Minnesota Rep. Steve Drazkowski (R-Mazeppa) introduced a bill earlier this month that he promoted as a long overdue remedy for workers forced to pay union fees that go to support political activity they don't agree with.
The bill (HF 3723), would prevent employers from automatically deducting union fees from public sector workers' wages if that money is to be used for lobbying or campaigning. It also states that "fair share fees," a fraction of union dues paid by workers who don't want to be union members but still benefit from collective bargaining, can't be used for political purposes at all.
"Each year I hear from disgruntled state and local workers who share their extreme frustration with the fact that a portion of the money they work hard to earn is taken from their paychecks only to end up being used to contribute to the mountains of cash that fill the airwaves, mailboxes, and social media feeds each election cycle," Drazkowski said during a hearing.
"Oftentimes government employees find their own money being used for speech that is 180 degrees opposite their strong-held beliefs."
Drazkowski didn't have any of those disgruntled constituents testifying in favor of his bill, but a great number of public sector workers did show up to oppose it. According to Minnesota's largest public sector unions, the bill is deceptive in that fair share fees already cannot be used for political activity, unions collectively decide what that activity entails, and union members can opt out at any time.
What the bill really means is that if unions want to direct member dues toward anything they advocate for at the Capitol, they'd have to call up hundreds of thousands of people individually and set up alternative methods of payment.
It's no coincidence that most of union campaigning goes to Democrats, since Republicans usually side with employers over employees. The GOP has imposed a host of similar restrictions around the country to temper labor's strength.
Education Minnestoa attorney Meg Luger says the teachers union opposes Drazkowski's bill because it reflects a lack of understanding about how dues and political contributions are currently made.
"This really just an effort to try to weaken the way unions operate and the ability of union members to advocate on their own behalf and to advocate on behalf of the union as a vehicle," Luger says. "It's clearly intended to stifle workers from using their money in political activity."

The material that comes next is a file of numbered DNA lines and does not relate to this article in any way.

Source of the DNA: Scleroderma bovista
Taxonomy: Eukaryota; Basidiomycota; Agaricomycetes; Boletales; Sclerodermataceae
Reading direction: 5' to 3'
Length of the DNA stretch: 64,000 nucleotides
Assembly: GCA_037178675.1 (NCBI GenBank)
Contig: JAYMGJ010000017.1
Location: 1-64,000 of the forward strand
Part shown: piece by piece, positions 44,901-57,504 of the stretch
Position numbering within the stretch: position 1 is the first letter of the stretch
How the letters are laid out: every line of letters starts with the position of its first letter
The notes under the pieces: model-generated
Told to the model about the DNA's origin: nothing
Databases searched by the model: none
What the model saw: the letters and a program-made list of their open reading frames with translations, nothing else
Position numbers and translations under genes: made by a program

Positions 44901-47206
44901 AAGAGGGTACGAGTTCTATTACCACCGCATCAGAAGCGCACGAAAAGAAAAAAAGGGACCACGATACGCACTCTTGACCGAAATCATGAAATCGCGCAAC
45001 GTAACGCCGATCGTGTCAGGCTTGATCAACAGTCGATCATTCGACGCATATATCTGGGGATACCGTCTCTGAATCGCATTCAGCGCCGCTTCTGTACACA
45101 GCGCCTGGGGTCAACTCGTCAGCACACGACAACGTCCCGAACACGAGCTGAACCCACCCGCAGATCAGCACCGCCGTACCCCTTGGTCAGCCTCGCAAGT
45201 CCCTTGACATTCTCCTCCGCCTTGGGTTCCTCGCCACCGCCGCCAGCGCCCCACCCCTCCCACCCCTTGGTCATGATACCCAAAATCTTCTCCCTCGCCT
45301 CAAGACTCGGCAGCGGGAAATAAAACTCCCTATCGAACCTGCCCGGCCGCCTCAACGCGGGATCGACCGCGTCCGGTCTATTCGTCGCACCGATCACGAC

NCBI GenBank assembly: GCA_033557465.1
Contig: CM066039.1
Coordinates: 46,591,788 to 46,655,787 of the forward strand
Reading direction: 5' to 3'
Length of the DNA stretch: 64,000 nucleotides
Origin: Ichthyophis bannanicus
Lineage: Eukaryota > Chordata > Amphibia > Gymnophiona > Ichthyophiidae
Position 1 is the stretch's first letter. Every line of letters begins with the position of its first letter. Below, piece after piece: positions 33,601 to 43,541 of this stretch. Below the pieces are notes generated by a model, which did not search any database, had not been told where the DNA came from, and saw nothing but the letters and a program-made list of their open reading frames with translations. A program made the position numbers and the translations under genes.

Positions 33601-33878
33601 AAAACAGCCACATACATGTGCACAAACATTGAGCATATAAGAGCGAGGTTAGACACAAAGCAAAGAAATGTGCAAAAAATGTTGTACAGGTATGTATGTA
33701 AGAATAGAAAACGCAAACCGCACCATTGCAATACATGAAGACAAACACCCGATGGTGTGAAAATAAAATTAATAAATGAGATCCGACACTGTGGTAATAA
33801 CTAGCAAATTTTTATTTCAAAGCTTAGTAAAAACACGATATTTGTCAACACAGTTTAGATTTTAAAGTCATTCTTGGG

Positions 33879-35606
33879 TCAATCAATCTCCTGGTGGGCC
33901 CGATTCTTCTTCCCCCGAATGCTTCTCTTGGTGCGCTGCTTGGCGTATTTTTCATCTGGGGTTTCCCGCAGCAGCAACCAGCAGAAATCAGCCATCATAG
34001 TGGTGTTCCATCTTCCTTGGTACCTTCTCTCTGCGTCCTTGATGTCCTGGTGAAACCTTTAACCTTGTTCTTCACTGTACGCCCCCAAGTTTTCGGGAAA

Education Minnesota advocates for things like pensions, class sizes, and special education funding. It will also endorse candidates it views as being friendly toward public education.
Julie Blaha, secretary-treasurer for the AFL-CIO, called it "paycheck deception legislation" intended not to give workers more choice, but to create busywork for unions.
"It’s about having to set up another system so that some of the resources you could use to come together and be heard are going to go toward the mechanics of that," she said. "That’s what they want. They want that money shifted into processes instead of action."
The AFL-CIO's political activity in recent years includes lobbying for the right of local governments to pass minimum wage and sick leave laws, and endorsing candidates considered pro-worker.
Rep. Michael Nelson (DFL-Brooklyn Park) proposed an amendment that seemed to keep with the spirit of Drazkowski's bill -- forcing publicly traded corporations to get permission from individual stakeholders before they contribute money to political causes.
"Those corporation boards through Citizen United are able to spend money on political purposes and I don’t like that either, as much as Rep. Drazkowski doesn’t like union members being able to spend their money on political purposes. So what we’re going to be doing for the goose we should do the same for the gander," he said.
The Government Operations and Election Policy committee voted 10-8 along party lines to suppress that amendment.
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